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Porpoise Research


Helping Us Do Our Jobs Better

The release of the harbour porpoise (Phocoena phoceona) Levi in the fall of 2013 was the result of on-site veterinary expertise and over 4,000 hours of dedicated care logged by staff and volunteers. But we couldn’t have done it without the hands-on skills gained through previous work with whales and dolphins at the Aquarium. Jack and Daisy, who were rescued but deemed unreleasable by the federal government, paved the way for Levi’s successful return to B.C. waters by increasing our understanding of just what it takes to care for these small cetaceans (whales, dolphins and porpoises). Levi’s reintroduction represents a huge step in our ability to handle, diagnose and treat other stranded cetaceans at our Marine Mammal Rescue Centre.

Levi released
Levi audio study

Working With Other Researchers

Cetaceans regularly use sound and echo to navigate (echolocation). They create a mental map of what their surroundings look like without relying on their eyesight. So it was integral that Levi’s hearing was intact before he was even considered for release back to the ocean. With damaged hearing and the inability to echolocate, he wouldn’t have been able to hunt fish or detect predators. A specialist from the National Marine Mammal Foundation tested Levi using standard research methods, and we were able to determine that his hearing ability gave him a good chance for survival in the wild.

A Porpoise With A Purpose

Levi’s release, after almost six months of intense rehabilitation, was the start of a new phase of harbour porpoise research. Before he was released, researchers fitted him with a satellite-linked transmitter that allowed them, and the general public, to watch online as he crisscrossed the Strait of Georgia. For over two months (the life of the transmitter battery), he gave us a glimpse into the life of an animal that has not been studied extensively off the coast of British Columbia. We were able to see where he travelled and how deep he dove, and that he appeared to be adjusting quite well to life back in the wild. These data, as well as the knowledge gained during Levi’s rehabilitation, are being shared with colleagues in the field and will contribute to an upcoming scientific publication of the causes of stranding in porpoises.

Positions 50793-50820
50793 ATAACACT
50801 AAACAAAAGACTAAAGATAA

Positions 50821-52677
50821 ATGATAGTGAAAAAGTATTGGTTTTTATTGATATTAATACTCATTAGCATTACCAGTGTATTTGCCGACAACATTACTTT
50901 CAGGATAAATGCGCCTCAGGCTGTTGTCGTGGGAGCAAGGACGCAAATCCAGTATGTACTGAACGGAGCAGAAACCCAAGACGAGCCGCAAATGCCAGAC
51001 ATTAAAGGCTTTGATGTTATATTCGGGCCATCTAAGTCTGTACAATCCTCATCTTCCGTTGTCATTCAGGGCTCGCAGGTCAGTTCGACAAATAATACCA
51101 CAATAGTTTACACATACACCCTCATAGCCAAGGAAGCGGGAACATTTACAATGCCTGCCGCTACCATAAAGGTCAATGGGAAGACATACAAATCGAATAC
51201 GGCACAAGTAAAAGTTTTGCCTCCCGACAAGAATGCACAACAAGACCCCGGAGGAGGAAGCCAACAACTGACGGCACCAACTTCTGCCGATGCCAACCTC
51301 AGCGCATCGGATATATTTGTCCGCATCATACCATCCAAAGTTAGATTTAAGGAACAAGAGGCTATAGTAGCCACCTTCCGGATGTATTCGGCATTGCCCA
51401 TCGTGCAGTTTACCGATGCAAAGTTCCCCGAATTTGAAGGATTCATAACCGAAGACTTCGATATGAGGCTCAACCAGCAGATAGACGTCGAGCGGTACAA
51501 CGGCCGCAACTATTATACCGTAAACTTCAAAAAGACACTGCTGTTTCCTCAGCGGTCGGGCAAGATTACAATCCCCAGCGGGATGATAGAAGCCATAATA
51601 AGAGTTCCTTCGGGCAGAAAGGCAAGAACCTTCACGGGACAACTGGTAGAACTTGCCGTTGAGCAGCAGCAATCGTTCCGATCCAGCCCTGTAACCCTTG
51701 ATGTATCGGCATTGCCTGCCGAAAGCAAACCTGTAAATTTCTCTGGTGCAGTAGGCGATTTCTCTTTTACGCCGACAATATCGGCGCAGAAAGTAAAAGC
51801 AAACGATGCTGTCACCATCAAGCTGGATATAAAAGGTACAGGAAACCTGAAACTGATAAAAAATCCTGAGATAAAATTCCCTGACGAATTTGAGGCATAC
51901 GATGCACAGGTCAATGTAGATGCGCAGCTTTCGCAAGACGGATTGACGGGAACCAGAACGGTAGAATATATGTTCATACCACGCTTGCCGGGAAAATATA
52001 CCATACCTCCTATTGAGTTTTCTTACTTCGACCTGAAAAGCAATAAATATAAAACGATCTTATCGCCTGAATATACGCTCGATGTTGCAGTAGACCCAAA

Levi swimming away

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Mammal Research

Your donation to the Vancouver Aquarium Marine Science Centre will help fund important research. Research will lead to a better understanding of marine mammals and the conservation measures necessary to protect them.

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Interested in learning more about how cetaceans at the Aquarium are contributing to research? View a list of our publications


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Did You Know?

Did You Know?

Some dolphins travel in supergroups of more than 300.
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